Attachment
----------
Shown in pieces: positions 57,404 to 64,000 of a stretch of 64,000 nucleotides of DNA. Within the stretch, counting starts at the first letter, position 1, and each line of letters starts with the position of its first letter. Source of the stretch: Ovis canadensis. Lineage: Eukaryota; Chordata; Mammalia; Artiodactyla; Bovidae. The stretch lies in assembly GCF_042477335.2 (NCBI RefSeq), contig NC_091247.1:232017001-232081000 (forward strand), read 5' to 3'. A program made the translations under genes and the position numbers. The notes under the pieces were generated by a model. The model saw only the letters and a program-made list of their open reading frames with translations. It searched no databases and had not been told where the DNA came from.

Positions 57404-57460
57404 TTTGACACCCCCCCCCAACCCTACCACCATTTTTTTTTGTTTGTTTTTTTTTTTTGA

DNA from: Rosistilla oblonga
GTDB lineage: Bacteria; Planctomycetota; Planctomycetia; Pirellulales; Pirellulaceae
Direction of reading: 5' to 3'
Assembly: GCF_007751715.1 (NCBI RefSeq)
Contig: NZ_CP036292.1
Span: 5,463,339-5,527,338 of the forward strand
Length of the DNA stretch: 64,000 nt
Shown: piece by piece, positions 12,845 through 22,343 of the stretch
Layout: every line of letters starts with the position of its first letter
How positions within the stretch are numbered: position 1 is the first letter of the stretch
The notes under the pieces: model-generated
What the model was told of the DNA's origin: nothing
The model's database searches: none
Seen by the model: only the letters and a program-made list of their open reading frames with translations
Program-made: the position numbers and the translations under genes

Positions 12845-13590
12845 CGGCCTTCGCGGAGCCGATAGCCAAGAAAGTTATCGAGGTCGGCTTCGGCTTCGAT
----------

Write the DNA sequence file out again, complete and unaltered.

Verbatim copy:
Shown in pieces: positions 57,404 to 64,000 of a stretch of 64,000 nucleotides of DNA. Within the stretch, counting starts at the first letter, position 1, and each line of letters starts with the position of its first letter. Source of the stretch: Ovis canadensis. Lineage: Eukaryota; Chordata; Mammalia; Artiodactyla; Bovidae. The stretch lies in assembly GCF_042477335.2 (NCBI RefSeq), contig NC_091247.1:232017001-232081000 (forward strand), read 5' to 3'. A program made the translations under genes and the position numbers. The notes under the pieces were generated by a model. The model saw only the letters and a program-made list of their open reading frames with translations. It searched no databases and had not been told where the DNA came from.

Positions 57404-57460
57404 TTTGACACCCCCCCCCAACCCTACCACCATTTTTTTTTGTTTGTTTTTTTTTTTTGA

DNA from: Rosistilla oblonga
GTDB lineage: Bacteria; Planctomycetota; Planctomycetia; Pirellulales; Pirellulaceae
Direction of reading: 5' to 3'
Assembly: GCF_007751715.1 (NCBI RefSeq)
Contig: NZ_CP036292.1
Span: 5,463,339-5,527,338 of the forward strand
Length of the DNA stretch: 64,000 nt
Shown: piece by piece, positions 12,845 through 22,343 of the stretch
Layout: every line of letters starts with the position of its first letter
How positions within the stretch are numbered: position 1 is the first letter of the stretch
The notes under the pieces: model-generated
What the model was told of the DNA's origin: nothing
The model's database searches: none
Seen by the model: only the letters and a program-made list of their open reading frames with translations
Program-made: the position numbers and the translations under genes

Positions 12845-13590
12845 CGGCCTTCGCGGAGCCGATAGCCAAGAAAGTTATCGAGGTCGGCTTCGGCTTCGAT